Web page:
“Publicly” and “publically”

From time to time I see “publically” in copy. I’ve even caught myself typing it once or twice. It’s widely regarded as a mistake (although some dictionaries now list it as a variant spelling).

But the approved spelling, “publicly”, is a unique oddity. It’s the only adverb ending in “–icly” formed from an adjective that ends in “–ic”. Compare:

  • hectic – hectically
  • tragic – tragically
  • archaic – archaically
  • cryptic – cryptically
  • idiotic – idiotically

And so on. But “public” alone bucks the trend to become “publicly”.

At least, it does most of the time. In the GloWbE corpus (a record of language used on web pages archived in 2012), “publically” is about 6% as common as “publicly”. In the Google Books records, it’s below 1%.

People who write “publically” – whether through momentary carelessness or because they think that’s how it’s spelt – may be mistaken but they’re not stupid. They’re promoting regularity in the language. They’re like children who say “runned” and “buyed” and “bringed” because they’ve worked out the rule for forming past-tense verbs but haven’t realised that there are exceptions.

We get taught about these exceptions, though: there are over 100 irregular verbs, most well-known. But there’s only one “publicly”, so people are less aware of it as an issue and it appears in adult usage far more than over-regularised verbs.

I don’t know why “publicly” is unique, but Pam Peters notes that several adjectives have both “–ic” and “–ical” forms. Some of these pairs have pretty much the same meaning:

  • botanic/botanical
  • geometric/geometrical
  • monarchic/monarchical
  • poetic/poetical
  • rhythmic/rhythmical

Some are subtly different in meaning:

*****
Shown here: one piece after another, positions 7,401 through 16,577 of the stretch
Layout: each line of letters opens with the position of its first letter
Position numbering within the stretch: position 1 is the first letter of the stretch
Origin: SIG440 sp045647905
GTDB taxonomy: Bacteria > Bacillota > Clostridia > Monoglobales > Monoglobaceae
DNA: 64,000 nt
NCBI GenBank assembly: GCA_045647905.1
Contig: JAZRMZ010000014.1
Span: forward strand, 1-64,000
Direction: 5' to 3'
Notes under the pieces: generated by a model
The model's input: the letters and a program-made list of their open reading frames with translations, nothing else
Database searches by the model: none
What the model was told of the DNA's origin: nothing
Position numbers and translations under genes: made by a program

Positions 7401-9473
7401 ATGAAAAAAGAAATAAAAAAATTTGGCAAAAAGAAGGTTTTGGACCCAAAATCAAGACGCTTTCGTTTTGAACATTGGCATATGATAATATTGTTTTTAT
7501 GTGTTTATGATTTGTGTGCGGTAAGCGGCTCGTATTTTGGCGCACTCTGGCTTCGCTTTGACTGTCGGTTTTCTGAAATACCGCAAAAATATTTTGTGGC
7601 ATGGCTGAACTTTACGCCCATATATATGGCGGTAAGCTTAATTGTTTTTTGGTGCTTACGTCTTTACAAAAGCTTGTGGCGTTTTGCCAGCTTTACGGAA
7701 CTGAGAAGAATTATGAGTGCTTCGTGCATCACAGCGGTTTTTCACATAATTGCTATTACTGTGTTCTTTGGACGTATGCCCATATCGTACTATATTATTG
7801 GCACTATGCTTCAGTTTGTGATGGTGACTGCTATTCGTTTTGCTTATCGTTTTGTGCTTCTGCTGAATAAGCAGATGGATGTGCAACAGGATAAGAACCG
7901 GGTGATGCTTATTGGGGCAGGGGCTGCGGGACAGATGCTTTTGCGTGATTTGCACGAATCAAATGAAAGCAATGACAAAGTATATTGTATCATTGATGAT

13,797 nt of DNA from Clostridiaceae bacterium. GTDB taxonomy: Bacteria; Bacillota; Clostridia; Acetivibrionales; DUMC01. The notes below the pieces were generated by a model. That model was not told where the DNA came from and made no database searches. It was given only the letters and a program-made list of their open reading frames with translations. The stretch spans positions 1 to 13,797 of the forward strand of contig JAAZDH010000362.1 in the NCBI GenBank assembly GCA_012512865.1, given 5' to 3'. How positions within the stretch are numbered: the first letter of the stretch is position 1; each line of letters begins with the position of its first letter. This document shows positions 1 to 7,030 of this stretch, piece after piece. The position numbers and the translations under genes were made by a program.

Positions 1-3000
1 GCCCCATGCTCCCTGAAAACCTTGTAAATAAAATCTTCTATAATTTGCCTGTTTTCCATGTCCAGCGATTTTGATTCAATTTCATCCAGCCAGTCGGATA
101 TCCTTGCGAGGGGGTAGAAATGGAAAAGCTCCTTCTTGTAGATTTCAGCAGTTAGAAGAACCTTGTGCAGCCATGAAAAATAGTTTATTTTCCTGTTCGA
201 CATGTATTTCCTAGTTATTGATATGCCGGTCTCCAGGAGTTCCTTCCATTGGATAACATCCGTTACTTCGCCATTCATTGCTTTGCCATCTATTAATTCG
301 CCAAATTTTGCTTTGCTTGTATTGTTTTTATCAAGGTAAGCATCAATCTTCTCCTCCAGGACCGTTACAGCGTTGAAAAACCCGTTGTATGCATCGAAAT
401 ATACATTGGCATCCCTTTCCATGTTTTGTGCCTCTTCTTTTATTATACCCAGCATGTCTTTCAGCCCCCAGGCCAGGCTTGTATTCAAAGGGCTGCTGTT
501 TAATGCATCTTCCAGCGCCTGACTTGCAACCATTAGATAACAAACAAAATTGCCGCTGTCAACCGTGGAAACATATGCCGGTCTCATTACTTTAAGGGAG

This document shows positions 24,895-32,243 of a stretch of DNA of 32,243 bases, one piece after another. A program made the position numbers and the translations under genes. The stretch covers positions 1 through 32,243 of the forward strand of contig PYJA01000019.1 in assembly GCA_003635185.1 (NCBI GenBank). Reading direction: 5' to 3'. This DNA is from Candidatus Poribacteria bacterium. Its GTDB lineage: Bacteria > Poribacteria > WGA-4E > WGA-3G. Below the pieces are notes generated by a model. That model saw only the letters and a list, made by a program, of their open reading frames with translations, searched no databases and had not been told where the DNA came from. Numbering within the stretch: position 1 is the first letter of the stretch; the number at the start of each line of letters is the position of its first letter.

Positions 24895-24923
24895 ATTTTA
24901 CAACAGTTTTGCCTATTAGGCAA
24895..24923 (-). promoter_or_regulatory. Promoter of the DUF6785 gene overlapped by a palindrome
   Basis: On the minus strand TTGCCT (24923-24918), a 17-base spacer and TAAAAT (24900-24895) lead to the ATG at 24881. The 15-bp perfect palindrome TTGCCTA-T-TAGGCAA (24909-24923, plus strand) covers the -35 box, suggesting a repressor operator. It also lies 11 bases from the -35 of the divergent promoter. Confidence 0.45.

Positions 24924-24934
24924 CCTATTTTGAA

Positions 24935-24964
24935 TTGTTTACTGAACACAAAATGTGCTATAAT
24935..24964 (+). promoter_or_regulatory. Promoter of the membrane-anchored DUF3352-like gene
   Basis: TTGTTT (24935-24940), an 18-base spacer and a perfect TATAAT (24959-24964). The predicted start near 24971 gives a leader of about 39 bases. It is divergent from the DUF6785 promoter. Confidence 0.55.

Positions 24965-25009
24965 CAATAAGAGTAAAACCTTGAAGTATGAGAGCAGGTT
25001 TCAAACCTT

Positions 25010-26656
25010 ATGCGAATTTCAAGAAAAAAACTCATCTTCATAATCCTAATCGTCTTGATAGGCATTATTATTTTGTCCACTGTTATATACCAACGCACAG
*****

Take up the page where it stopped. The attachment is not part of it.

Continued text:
• comic/comical
  • electric/electrical
  • lyric/lyrical

Others are more significantly different:

  • economic/economical
  • historic/historical
  • politic/political

Peters connects this to the adverb situation:

The parity of adjectives in -ic and -ical helps to explain why the adverbs for both types end in -ically. So, for example, the adverbs for organic and tragic are organically and tragically. Even though the -ical forms of the adjectives have long since disappeared, their ghosts appear in the adverbs. The effect is there even for adjectives which never had a counterpart ending in -ical. So barbaric, basic, civic, drastic and others become barbarically, basically etc., and it’s as if -ally is the adverbial ending for them. This has become the general rule for all adjectives ending in -ic except public, whose adverb is still normally publicly.

This is interesting, but it doesn’t tell us why the adverb forms settled as “–ically” rather than “–icly”.

So I looked at the OED historical citations for the 16 bullet-pointed examples above, and found that for 12 of them, the “–ical” form of the adjective pre-dated the “–ic”. This kind of suggests that, if these pairs were interchangeable at the time (1400s–1600s in most of these cases), the “–ical” forms may have been better established and so had a dominant position when it came to forming adverbs. Hence the “–ically” convention.

Maybe.

But this doesn’t tell us why “publicly” now stands alone. It did appear earlier than most of the other adverbs above; the OED’s first “public” is in 1394 and “publicly” 1534. So maybe it had managed to dig in by the time the “–ically” convention was blossoming? The OED has a couple of “publical”s (one in 1450, one in 1898) but they’re clearly rogue; “public” has always been the only accepted form of the adjective, and this fact may have pushed people towards “publicly”. (“Publically” doesn’t appear until 1797.)